Grub clubs
    Photos by Denise Lu / North by Northwestern

    Easy Mac and ramen can only satisfy a hungry college kid’s needs for so long. For students looking to actively pursue better nutrition, food cooperatives allow personal involvement in the process. Rather than settle for what’s on the local supermarket shelves, a food co-op’s members—who are also its owners—have a say in what items their co-op has to offer. From grocery store models to live-in houses, each one works a little differently depending on its mission.

    Chicago Food Co-Op
    1741 N Western Ave., Chicago

    What it’s all about: This co-op is a buying club where people can order groceries and then pick them up at a common location. Unlike a grocery store, where people buy what they need as they need it, this co-op orders exactly what members want weeks in advance. Because all 30 members are essentially business owners, they have more control over what food comes in and benefit from the group discount, as there are few overhead costs. The co-op has monthly meetings, and because all members help run the organization, there is a strong sense of community—they even have a listserv, where members share recipes and stories.

    Member requirement: Anyone older than 18 is welcome to join the co-op, but he or she must work at the co-op in addition to paying an annual fee. The work includes placing food orders and helping with deliveries.

    Insider opinion: “I can personally attest to making lifelong friends,” says Kevin Monahan, the interim president of Chicago Food Co-Op. “It’s just a matter of talking to people, maybe after meetings, and getting to know that we had some common interests.”

    MOSAIC (Members of Society Acting in Cooperation)
    2000 Sherman Ave., Evanston

    What it’s all about: MOSAIC is a live-in co-op that brings its 18 members together under one roof. They share the work evenly and interact on a regular basis to build an inclusive community. Although many MOSAIC members are current Northwestern students, recent graduates and graduate students who have completed the application and interview process may also live there. The house does not have a hierarchy, and all members share equal responsibility for living sustainably and doing chores.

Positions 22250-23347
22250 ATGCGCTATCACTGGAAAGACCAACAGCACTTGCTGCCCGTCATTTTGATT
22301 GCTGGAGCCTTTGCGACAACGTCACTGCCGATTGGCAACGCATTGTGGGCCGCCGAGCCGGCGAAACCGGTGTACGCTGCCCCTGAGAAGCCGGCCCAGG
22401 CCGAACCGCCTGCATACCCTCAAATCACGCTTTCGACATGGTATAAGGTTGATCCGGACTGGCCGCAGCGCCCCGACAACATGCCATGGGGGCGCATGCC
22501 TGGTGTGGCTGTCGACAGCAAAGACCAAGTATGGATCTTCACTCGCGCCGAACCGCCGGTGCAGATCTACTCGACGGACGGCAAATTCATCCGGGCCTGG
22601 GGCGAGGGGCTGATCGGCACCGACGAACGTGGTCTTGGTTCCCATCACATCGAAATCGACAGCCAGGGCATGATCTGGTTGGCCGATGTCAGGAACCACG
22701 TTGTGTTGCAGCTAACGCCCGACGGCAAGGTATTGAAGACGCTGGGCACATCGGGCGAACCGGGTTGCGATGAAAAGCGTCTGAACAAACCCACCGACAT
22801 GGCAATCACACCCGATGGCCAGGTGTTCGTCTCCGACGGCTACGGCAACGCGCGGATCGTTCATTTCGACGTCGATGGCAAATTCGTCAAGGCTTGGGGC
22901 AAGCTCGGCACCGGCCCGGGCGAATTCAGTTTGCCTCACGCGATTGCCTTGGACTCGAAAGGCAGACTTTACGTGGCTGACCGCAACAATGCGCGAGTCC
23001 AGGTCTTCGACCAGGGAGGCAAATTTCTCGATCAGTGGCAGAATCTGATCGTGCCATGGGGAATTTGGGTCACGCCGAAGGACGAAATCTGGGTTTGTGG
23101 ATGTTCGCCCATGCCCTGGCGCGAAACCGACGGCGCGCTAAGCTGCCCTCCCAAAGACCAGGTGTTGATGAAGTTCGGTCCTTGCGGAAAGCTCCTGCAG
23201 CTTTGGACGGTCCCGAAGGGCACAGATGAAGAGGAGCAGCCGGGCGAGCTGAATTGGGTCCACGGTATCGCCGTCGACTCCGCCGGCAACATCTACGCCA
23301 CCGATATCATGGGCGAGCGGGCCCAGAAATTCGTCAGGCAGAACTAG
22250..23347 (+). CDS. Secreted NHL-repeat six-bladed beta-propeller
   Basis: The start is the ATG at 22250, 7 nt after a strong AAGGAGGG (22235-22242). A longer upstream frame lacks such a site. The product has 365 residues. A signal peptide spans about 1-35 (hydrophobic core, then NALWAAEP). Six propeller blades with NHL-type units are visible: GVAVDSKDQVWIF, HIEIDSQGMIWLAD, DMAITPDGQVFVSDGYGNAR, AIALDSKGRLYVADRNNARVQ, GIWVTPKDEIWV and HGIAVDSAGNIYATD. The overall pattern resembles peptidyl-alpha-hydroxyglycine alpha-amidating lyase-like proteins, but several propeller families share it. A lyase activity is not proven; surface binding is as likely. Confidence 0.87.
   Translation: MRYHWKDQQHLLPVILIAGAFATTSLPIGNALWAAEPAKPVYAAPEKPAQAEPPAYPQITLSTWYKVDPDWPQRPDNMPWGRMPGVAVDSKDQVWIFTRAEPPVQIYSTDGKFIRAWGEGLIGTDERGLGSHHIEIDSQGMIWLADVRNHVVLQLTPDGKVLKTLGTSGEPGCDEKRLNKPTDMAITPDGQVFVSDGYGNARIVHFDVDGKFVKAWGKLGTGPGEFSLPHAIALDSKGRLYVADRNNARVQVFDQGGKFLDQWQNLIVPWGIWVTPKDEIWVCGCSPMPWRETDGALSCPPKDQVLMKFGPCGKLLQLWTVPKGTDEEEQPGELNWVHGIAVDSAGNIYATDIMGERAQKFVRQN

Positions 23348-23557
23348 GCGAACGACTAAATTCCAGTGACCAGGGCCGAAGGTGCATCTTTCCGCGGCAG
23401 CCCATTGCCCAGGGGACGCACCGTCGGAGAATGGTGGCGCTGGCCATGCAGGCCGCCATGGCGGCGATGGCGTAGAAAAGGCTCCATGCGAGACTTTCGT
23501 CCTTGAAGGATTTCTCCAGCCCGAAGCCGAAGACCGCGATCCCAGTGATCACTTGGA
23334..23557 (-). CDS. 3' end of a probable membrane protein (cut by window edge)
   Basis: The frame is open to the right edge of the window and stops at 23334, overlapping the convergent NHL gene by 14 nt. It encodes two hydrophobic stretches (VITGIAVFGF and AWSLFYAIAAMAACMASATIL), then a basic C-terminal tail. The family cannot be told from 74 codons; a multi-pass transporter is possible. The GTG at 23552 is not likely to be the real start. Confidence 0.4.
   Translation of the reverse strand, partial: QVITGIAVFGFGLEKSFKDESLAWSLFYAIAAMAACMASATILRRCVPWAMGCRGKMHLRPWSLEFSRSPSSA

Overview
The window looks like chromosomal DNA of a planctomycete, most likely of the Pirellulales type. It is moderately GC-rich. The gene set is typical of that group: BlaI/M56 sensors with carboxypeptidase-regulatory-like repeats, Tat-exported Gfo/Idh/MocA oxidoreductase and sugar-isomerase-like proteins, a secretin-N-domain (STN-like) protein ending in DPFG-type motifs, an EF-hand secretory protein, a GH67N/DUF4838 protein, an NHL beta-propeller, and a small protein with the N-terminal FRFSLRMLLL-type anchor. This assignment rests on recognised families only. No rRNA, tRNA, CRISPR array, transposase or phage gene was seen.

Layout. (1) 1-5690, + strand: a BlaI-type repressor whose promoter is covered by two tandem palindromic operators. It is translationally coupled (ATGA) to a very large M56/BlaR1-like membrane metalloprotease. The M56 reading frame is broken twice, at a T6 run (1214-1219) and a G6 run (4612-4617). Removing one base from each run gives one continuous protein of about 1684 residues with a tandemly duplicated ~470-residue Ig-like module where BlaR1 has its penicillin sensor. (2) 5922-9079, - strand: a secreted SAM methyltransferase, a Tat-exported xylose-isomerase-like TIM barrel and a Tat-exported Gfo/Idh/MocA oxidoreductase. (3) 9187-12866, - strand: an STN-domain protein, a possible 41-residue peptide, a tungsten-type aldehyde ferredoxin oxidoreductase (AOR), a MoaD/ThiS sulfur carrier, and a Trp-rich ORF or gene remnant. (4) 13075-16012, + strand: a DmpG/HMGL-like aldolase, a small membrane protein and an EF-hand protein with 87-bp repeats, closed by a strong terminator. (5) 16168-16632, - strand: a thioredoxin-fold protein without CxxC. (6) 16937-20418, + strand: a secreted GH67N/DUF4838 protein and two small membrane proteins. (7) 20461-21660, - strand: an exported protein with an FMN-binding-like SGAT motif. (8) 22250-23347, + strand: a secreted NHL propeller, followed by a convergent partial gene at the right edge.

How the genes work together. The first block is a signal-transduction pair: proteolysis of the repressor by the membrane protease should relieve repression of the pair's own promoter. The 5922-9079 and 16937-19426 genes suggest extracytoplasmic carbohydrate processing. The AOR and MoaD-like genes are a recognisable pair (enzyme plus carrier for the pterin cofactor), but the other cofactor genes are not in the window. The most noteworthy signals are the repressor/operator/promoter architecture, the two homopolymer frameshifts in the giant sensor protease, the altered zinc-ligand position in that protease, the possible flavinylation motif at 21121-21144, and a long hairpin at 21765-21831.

Member requirement: Members must do four hours worth of chores per week, including shopping, cooking and accounting. Chores are assigned at the beginning of the quarter and change every 10 weeks, but there is no definitive formal structure.

    Insider opinion: Medill junior Rebecca Oken, who lives and works at the co-op, says MOSAIC has a feeling of “simplicity and sustainability” that helps build an open, interesting atmosphere. “I love living there, living intentionally and consciously, where everyone puts in the same effort,” Oken says. “It makes me feel very purposeful.”

    Dill Pickle Food Co-Op
    3039 W. Fullerton Ave., Chicago

    What it’s all about: Unlike Chicago Food Co-Op, Dill Pickle is similar to a grocery store—you don’t have to be a member to shop there. Its focus is on food that is organic, local and natural. The company supports a wide variety of local producers and caters to a group of about 1,300 household members.

    Member requirement: In order to become a member of Dill Pickle, individuals must invest $250 over five years. Although this is a large investment, members gain exclusive company rights and privileges, including specific discounts and volunteer opportunities inside the store.

    Insider opinion: “It’s a more palatable, easier model than Chicago Food Co-Op because it is open and stocked all the time,” says Monahan, who is involved with both co-ops. 

    Full disclosure: Oken is a past North by Northwestern contributor.


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